Some weeks ago no one in Malawi knew about the Coronavirus situation. It was mostly hitting Europe, Africa was not affect so the focus was on the other problems circulating around like malaria, HIV, tuberculosis, etc.

Now it is getting more serious as the president has announced Coronavirus an emergency after the first positive cases in nearby countries appeared. The thing is if Europe is so affected it will also have an effect for most of the African countries – the aid from NGO’s and projects like ours will be cut because of this and it will have consequences. Countries that were offering assistance now have to deal with the coronavirus crisis in their own areas and also people cannot travel so they cannot volunteer. We saw what happened in 2008 with the economic crisis – education, health system, everything was affected. This virus has more consequences than just making people sick and soon they will be felt.

There are also not many possibilities to check if people have the virus or not around Africa, that’s why there are so little reported cases for now. There are already a lot of problems in Malawi and also in other countries – this just adds up to everything else.

 

 

What was the situation when you were leaving?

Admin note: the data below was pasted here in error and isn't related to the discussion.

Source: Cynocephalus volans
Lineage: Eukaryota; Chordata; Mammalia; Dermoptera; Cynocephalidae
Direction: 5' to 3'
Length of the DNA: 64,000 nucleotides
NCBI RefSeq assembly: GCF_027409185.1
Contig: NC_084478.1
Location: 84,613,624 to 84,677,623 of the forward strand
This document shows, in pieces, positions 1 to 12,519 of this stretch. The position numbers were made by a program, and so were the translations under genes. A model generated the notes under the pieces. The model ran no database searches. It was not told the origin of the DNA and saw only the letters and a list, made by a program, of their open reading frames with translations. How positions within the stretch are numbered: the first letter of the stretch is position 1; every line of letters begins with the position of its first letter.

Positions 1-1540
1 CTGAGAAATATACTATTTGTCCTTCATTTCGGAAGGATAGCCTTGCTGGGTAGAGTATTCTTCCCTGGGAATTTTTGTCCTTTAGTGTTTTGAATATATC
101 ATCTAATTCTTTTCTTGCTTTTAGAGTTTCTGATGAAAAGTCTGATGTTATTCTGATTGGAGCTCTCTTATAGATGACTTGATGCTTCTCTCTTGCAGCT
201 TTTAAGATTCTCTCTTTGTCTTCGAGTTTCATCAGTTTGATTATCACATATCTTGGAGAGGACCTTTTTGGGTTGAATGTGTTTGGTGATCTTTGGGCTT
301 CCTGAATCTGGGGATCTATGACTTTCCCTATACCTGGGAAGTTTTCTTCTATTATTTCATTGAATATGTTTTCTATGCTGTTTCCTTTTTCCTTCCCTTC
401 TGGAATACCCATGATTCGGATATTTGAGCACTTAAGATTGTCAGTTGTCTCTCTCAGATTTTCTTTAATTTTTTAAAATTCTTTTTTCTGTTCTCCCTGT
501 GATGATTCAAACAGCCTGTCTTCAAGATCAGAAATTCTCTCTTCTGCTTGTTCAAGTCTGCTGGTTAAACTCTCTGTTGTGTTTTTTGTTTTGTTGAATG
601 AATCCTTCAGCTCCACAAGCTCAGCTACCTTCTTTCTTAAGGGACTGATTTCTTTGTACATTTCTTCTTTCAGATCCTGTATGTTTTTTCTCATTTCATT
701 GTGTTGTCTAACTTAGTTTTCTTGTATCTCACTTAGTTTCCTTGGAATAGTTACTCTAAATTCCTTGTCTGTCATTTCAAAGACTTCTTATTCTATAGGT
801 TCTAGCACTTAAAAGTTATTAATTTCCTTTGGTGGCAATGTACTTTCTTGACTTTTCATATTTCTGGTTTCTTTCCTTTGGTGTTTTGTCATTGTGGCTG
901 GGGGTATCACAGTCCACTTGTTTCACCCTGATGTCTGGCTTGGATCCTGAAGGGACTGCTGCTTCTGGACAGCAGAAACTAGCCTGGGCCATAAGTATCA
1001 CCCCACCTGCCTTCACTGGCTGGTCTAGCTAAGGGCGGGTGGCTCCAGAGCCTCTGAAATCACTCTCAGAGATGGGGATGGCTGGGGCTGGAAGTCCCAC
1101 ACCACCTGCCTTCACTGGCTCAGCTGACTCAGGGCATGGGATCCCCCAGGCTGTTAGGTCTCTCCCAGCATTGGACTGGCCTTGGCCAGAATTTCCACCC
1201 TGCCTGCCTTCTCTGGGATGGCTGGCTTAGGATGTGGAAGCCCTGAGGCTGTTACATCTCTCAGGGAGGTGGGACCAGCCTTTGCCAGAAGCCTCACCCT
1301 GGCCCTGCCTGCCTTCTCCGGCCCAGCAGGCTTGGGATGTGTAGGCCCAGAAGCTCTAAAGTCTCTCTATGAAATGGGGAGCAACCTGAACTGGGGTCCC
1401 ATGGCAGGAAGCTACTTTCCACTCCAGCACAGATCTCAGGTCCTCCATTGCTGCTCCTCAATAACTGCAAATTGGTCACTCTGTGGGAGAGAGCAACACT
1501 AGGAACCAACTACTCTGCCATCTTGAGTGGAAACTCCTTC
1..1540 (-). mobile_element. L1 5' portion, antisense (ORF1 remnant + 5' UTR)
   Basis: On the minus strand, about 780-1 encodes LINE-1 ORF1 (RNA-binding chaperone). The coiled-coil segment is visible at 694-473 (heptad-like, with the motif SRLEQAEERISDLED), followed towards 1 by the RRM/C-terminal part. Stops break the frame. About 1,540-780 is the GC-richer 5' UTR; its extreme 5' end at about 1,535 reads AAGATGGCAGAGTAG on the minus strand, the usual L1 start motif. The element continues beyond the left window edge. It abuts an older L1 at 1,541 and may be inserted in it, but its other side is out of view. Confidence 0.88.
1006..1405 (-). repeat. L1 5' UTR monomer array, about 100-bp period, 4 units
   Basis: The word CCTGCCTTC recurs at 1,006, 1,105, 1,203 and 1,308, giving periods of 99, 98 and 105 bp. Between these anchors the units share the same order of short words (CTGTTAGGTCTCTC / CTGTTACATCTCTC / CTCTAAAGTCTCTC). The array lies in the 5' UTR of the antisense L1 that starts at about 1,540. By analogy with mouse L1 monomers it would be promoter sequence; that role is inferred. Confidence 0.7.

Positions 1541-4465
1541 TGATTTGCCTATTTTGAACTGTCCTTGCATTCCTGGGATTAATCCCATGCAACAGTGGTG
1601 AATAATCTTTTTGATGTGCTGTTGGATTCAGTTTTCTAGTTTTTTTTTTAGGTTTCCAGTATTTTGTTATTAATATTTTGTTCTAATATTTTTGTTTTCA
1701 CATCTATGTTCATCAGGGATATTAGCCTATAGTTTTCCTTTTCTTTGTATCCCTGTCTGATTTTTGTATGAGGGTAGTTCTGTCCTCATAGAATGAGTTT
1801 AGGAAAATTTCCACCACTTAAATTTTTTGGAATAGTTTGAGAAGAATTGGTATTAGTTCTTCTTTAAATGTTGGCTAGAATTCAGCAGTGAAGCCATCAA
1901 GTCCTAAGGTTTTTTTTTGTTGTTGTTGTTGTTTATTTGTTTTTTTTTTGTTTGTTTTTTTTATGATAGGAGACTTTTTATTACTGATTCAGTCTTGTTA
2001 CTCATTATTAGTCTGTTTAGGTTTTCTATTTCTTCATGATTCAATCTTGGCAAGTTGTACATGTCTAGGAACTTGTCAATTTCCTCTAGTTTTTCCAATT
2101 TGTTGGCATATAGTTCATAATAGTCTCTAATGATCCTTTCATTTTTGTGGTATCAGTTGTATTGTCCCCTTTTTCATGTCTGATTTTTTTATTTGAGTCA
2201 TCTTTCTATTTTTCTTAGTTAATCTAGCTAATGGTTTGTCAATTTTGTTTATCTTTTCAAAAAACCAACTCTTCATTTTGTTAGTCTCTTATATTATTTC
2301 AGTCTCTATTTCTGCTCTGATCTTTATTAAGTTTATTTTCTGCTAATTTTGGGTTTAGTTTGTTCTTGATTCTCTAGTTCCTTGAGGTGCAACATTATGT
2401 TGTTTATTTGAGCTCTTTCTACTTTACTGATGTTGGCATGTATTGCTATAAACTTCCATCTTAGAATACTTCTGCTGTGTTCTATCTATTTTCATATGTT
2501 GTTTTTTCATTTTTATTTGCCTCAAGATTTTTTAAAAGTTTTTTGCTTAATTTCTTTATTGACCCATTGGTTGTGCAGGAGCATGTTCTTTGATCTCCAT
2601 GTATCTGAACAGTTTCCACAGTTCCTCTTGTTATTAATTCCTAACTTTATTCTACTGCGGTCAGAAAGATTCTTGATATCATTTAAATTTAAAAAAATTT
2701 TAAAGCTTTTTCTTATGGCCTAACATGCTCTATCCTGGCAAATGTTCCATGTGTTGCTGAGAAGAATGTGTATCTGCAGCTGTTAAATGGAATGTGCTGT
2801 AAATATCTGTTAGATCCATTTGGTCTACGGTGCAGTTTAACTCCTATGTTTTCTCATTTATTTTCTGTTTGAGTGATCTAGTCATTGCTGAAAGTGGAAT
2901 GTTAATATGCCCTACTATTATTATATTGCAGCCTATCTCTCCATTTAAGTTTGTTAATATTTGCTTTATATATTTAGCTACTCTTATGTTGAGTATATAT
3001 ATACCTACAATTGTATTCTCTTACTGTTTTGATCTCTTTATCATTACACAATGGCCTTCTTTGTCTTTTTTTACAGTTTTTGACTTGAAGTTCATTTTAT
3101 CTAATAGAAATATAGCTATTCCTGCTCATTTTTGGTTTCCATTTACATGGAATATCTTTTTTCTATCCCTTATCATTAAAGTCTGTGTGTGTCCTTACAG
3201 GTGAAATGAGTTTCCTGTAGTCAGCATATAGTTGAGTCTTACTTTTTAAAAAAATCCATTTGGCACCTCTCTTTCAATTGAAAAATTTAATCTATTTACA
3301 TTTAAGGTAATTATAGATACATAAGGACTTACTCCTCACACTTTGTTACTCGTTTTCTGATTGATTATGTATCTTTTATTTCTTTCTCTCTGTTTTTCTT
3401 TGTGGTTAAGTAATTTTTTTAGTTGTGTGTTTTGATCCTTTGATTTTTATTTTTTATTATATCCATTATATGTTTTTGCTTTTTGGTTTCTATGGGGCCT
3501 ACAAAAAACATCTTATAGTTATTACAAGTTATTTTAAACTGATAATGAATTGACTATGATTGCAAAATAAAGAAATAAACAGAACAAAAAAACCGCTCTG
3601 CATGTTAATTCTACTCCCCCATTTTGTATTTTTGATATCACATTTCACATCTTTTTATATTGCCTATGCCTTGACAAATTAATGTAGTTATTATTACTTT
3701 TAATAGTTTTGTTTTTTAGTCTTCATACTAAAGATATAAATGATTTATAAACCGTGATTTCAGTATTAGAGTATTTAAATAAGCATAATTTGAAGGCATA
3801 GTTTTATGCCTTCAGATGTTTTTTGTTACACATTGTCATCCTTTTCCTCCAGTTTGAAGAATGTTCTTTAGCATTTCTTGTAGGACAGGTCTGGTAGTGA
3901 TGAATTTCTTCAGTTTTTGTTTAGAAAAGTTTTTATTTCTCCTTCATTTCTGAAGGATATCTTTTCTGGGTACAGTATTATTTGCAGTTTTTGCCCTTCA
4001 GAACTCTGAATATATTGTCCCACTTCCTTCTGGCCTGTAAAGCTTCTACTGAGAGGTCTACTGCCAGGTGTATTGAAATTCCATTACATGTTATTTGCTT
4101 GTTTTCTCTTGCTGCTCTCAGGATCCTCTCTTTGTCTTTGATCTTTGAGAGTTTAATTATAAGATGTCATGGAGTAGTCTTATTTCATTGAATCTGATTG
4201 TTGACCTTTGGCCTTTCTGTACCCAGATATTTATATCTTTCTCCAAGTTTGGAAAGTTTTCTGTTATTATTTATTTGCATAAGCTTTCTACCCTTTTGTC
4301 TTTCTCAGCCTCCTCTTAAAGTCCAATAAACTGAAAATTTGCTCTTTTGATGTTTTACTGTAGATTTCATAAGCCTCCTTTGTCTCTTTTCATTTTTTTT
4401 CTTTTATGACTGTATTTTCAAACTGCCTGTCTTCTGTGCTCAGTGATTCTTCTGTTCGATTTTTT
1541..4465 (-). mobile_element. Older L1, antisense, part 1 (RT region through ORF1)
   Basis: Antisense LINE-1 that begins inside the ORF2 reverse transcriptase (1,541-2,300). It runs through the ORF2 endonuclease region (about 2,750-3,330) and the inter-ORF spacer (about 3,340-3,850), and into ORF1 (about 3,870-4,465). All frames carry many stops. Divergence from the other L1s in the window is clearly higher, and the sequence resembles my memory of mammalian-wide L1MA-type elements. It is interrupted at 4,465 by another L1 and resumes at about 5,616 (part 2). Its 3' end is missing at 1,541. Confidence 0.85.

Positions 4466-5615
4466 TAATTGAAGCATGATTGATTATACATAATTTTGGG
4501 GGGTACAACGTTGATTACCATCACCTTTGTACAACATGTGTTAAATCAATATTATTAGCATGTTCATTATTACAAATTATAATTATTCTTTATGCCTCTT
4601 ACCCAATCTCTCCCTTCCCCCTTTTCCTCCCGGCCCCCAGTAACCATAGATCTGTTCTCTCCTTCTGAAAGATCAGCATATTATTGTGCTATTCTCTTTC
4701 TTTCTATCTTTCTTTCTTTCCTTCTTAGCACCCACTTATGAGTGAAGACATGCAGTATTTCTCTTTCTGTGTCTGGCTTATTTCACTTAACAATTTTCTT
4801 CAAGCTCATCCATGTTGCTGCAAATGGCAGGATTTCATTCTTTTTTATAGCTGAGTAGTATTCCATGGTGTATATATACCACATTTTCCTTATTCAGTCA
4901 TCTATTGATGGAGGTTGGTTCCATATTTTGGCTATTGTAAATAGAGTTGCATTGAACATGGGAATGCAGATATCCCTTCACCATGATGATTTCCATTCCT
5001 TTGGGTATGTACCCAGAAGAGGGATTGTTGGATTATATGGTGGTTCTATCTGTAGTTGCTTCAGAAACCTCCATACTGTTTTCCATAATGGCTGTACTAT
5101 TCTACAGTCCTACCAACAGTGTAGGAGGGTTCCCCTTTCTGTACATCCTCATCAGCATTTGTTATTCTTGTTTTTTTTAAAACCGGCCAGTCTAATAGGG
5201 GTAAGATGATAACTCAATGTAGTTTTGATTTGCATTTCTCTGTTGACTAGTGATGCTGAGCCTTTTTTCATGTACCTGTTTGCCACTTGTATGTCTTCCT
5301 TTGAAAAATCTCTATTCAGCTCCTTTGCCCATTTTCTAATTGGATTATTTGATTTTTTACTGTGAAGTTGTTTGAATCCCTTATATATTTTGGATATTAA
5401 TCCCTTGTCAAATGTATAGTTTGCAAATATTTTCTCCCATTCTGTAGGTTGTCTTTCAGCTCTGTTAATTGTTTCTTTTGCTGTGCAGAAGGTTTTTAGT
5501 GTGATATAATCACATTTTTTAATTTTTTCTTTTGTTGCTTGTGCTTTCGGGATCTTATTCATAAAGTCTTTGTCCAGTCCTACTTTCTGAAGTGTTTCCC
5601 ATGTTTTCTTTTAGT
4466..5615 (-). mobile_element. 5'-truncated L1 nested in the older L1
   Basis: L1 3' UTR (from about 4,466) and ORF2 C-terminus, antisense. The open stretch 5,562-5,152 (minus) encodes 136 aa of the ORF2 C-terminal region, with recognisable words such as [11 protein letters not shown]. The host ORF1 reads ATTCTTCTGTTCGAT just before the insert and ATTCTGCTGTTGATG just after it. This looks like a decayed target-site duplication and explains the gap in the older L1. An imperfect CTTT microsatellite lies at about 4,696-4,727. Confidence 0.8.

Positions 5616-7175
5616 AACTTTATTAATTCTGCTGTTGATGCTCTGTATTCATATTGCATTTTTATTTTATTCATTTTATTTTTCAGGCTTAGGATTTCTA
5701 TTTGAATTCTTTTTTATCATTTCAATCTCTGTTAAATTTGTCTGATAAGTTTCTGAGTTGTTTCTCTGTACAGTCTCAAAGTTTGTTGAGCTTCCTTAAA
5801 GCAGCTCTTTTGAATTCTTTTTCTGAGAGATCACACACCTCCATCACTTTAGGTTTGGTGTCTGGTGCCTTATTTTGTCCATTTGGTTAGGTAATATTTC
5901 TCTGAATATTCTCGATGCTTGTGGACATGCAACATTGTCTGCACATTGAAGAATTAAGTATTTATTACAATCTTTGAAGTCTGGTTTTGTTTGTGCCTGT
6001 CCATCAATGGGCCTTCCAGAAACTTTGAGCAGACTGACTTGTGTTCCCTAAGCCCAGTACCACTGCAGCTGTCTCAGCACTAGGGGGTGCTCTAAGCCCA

We left on 22 March 2020. On 20 March, Malawi was announced as a catastrophe area even though there weren’t any confirmed cases at this point.

The situation was tense – people were nervous and worried. We were also affected because people on the streets were calling us “coronavirus” and we were worried since people were not in a good state of mind because of the situation. They knew where we live and we couldn’t be sure how things can escalate. They knew we were in Malawi since December so we couldn’t have brought the virus – because it didn’t exist at this point – but the panic was still there. I was also reading on the news that white people were being attacked, for example in Ethiopia, because they thought we were bringing the virus.

So the situation was quite tense. Things were changing very fast.

The journey is not over

Carlos is back in Spain but the forced change of location has not stopped him from contributing to the project from afar. The work he and his partner Sabina have done for the time in Malawi is impressive and has undoubtedly taught them a lot. As Carlos himself puts it: